“We will need a strong membership commitment to achieving these aims and a willingness to undertake significant industrial action.”

NZEI general secretary Paul Goulter also warned his members: “We will most likely be looking down the barrel of industrial action.”

“Today we need to commit to taking on the biggest industrial fight in our professional lifetimes,” he told them.

As well as a general pay increase, the PPTA paper proposes “a mechanism to address supply issues in areas where the median house price exceeds seven times the top step of the trained teacher base salary scale, or where the school is in a hard to staff district”.
Based on the current top basic rate of $75,949, teachers would get an extra allowance when median house prices exceed $531,643.

Latest Quotable Value median house prices exceed that level in Queenstown-Lakes ($856,250), Auckland ($825,000), Wellington City ($636,000), Tauranga ($609,750), Thames-Coromandel ($545,000), Western Bay of Plenty ($540,250) and Selwyn District on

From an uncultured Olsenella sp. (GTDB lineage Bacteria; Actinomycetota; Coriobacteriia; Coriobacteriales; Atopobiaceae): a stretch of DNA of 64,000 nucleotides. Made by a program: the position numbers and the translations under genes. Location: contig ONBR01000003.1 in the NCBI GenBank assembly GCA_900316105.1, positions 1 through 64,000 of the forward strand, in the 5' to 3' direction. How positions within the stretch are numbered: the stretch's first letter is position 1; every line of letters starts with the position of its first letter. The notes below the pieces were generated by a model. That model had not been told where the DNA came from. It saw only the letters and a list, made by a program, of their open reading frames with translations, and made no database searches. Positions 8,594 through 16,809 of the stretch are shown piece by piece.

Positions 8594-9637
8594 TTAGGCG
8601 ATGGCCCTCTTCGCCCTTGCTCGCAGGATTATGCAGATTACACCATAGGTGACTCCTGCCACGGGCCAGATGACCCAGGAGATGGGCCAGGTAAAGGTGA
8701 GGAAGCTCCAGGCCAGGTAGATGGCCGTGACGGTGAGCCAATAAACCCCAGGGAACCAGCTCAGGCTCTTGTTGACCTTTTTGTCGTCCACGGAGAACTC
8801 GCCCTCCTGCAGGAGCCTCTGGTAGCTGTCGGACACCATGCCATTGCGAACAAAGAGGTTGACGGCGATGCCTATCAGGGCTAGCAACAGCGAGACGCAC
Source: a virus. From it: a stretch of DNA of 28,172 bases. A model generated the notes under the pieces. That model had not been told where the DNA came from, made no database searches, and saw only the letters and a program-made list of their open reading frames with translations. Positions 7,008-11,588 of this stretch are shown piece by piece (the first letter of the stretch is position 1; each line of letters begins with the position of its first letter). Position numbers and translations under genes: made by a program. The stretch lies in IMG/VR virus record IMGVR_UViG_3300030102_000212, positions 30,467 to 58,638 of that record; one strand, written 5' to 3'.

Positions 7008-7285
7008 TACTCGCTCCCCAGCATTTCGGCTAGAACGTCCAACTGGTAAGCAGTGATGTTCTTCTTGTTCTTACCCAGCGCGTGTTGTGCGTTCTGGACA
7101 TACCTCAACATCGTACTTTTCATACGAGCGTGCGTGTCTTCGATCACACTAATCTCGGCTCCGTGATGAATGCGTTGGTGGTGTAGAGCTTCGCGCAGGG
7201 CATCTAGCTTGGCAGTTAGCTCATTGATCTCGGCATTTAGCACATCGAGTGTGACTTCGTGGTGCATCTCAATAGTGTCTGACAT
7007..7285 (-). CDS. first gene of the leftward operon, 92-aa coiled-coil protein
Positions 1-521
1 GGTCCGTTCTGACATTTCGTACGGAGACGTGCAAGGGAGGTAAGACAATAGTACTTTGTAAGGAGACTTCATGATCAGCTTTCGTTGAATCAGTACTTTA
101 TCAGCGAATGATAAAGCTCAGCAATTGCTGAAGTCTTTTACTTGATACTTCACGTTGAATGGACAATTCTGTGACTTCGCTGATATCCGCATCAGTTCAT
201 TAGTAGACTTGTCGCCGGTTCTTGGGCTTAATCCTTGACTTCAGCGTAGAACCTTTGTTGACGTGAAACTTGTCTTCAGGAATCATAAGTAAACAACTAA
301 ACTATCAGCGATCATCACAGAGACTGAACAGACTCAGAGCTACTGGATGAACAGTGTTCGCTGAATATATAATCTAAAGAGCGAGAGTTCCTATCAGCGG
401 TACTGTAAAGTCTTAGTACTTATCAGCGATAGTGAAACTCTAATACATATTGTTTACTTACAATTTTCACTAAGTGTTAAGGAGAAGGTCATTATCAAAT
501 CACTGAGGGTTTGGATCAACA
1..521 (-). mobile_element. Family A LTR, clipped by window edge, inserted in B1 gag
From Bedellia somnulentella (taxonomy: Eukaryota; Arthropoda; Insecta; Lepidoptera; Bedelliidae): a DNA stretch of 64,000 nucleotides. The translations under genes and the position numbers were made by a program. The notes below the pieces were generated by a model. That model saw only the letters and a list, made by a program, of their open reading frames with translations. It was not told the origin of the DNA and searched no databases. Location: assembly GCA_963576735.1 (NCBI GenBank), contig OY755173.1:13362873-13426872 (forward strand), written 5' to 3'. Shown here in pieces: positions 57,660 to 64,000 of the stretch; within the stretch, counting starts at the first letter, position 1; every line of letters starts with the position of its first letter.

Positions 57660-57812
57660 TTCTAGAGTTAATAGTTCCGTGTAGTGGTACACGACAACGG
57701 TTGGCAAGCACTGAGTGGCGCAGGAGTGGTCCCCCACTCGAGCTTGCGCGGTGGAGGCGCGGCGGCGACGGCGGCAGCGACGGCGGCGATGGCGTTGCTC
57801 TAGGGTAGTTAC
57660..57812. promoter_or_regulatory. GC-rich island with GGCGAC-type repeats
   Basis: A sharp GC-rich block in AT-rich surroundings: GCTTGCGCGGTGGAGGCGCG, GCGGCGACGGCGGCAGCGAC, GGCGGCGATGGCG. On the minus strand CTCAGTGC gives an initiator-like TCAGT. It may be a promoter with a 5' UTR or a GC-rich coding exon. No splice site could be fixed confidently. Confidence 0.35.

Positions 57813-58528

the edge of Christchurch ($537,000).

The first four cities would still get the allowance even if the top basic teacher’s salary jumped to $86,967, lifting the house price trigger to $608,769.

PPTA president Jack Boyle said the extra allowance would not be a permanent “Auckland loading” similar to one that applies to public service jobs in London – a differential unions have resisted here to be fair to all workers. If house prices fell and basic teacher salaries rose, Auckland might not need the allowance in the future.

He said the actual level of the allowance would need to be realistic.

The PPTA has calculated that it would need to be $70,000 a year to fully compensate for
Auckland house prices.

“There is absolutely no way that that’s going to happen,” Boyle said.

But equally, he said, it would have to be a lot more than the “pittance” of $2500 a year, which the Ministry of Education already pays teachers in 24 high schools in hard-to-staff rural areas – currently Waikato, South Waikato, South Taranaki, Tararua, Kaikoura, Buller, Grey, Westland and Southland Districts.